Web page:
CARY — The town of Cary beat its budget expectations by $17 million last fiscal year and is in strong financial standing, according to an independent audit.
Accounting firm Cherry Bekaert reviewed Cary’s financial condition and record-keeping process for fiscal year 2013, which ended in June, and presented a comprehensive annual financial report to the Town Council on Dec. 19.
Auditor Eddie Burke confirmed what Cary Finance Director Karen Mills reported to the council: The town collected $4 million more in revenues than expected and spent $13 million less than expected.
“The town is financially sound,” Burke said.
The audit report comes a year after Cary beat its budget projections by more than $15 million, Mills said.
The extra cash could help the town spend money on projects leaders deem most important. “These results provide flexibility for the future for one-time council priorities,” she said.
To assess Cary’s fiscal health, auditors looked at the town’s net assets, general-fund levels and other revenues and expenditures.
Cary ended fiscal year 2013 with $92.7 million in its general fund, an increase of $3.5 million from the prior year.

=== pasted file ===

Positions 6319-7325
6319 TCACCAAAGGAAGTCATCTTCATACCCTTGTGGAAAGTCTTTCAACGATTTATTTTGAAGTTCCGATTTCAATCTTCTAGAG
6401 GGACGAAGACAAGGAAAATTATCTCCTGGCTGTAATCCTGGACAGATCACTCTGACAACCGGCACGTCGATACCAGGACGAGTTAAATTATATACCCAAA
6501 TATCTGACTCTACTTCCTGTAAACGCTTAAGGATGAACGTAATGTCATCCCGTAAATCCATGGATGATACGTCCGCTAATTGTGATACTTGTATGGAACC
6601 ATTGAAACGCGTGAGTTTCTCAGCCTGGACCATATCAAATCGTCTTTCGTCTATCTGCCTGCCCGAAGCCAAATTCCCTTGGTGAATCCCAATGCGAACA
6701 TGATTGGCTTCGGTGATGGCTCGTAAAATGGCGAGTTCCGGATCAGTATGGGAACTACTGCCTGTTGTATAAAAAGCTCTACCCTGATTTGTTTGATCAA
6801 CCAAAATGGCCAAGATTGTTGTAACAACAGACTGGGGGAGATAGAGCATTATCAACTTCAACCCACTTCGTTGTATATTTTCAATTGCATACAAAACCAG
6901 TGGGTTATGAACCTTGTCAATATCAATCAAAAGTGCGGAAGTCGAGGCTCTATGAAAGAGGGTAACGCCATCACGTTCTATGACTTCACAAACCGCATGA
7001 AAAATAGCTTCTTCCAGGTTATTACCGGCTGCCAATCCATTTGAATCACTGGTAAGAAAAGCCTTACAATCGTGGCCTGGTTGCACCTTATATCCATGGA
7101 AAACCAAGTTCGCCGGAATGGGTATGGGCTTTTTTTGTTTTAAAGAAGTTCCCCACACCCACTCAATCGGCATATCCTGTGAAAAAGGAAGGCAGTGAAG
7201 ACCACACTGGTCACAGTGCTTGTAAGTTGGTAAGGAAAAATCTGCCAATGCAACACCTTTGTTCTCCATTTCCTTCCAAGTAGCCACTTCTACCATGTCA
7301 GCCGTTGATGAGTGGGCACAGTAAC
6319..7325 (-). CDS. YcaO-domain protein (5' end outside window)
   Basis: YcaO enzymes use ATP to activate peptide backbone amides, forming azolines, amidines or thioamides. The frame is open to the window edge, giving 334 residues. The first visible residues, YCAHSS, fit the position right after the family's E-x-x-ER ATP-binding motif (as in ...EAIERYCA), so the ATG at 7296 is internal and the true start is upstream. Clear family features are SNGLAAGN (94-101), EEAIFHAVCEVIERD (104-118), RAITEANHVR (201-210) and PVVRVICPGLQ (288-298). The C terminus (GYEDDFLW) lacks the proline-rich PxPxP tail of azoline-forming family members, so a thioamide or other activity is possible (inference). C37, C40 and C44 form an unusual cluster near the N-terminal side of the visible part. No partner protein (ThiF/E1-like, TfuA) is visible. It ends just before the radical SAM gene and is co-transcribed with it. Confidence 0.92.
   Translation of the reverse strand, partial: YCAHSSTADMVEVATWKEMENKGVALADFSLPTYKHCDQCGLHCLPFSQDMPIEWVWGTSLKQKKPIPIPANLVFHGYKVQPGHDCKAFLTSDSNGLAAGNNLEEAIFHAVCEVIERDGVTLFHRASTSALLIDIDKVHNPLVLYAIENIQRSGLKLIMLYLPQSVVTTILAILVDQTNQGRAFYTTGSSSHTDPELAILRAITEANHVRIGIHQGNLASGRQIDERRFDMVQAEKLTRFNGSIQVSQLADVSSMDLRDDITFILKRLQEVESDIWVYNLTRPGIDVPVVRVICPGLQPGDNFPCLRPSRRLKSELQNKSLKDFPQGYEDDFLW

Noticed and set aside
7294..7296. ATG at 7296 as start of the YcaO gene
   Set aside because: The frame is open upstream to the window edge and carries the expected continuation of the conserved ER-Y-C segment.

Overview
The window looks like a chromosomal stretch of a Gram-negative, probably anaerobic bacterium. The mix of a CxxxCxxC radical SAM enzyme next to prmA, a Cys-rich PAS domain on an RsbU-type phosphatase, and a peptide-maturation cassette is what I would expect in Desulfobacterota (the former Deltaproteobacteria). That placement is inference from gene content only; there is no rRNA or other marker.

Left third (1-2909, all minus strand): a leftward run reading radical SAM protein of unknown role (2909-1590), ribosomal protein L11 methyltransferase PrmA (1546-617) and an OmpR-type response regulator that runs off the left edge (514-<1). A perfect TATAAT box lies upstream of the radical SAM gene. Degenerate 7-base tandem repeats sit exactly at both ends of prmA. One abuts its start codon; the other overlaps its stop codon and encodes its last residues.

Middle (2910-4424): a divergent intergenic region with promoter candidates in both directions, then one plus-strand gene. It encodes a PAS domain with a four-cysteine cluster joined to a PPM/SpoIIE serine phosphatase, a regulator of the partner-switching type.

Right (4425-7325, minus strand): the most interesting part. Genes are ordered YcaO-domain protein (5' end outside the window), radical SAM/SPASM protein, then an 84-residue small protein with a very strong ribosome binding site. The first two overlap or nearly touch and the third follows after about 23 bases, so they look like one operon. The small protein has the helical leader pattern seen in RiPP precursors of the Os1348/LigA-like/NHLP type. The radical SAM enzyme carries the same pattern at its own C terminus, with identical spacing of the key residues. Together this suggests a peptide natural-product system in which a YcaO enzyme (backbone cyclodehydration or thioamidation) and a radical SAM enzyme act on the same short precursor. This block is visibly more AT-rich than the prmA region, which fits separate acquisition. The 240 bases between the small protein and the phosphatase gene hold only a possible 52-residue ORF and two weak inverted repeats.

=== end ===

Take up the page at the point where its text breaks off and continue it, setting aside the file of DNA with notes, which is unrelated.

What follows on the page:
Cary’s net assets increased $52.2 million – 3.8 percent jump from the prior year – to $1.4 billion.
The town also collected $1.3 million more in sales-tax revenues than the prior year after only budgeting for a $100,000 increase.
Meanwhile, building-permit activity rose 22 percent for new homes and 50 percent for non-residential construction – possibly a sign the economy is strengthening, said Wes Everett, Cary’s operations analyst.
The jump in non-residential permits is not unprecedented, Everett said. The number jumped 50 percent from 15 permits in fiscal year 2011 to 30 permits in 2012.
“Generally, this category shows a little more year-over-year volatility than some others,” he said.
Last year, 21 of the 45 non-residential building permits were related to “independent projects,” Everett said.
Seventeen of the permits issued were related to four multifamily projects, and seven were related to Cary Self Storage off of N.C. 55, he said.
Doing more with less
Cary received a clean audit for its financial methods and practices – the highest possible recognition.
Burke said his group had no recommendations for improvement and was given access to every record requested.
“The word transparency ... was truly the case throughout the process,” he said.
The town is faring well and keeping good records despite operating with the lowest employee-to-population ratio in 10 years.
Cary has about 1,155 employees and serves a population of 144,982, according to the audit. That’s 7.97 employees for every 1,000 people, down from 8.05 last year and 9.49 in 2004.
Specht: 919-460-2608; Twitter: @AndySpecht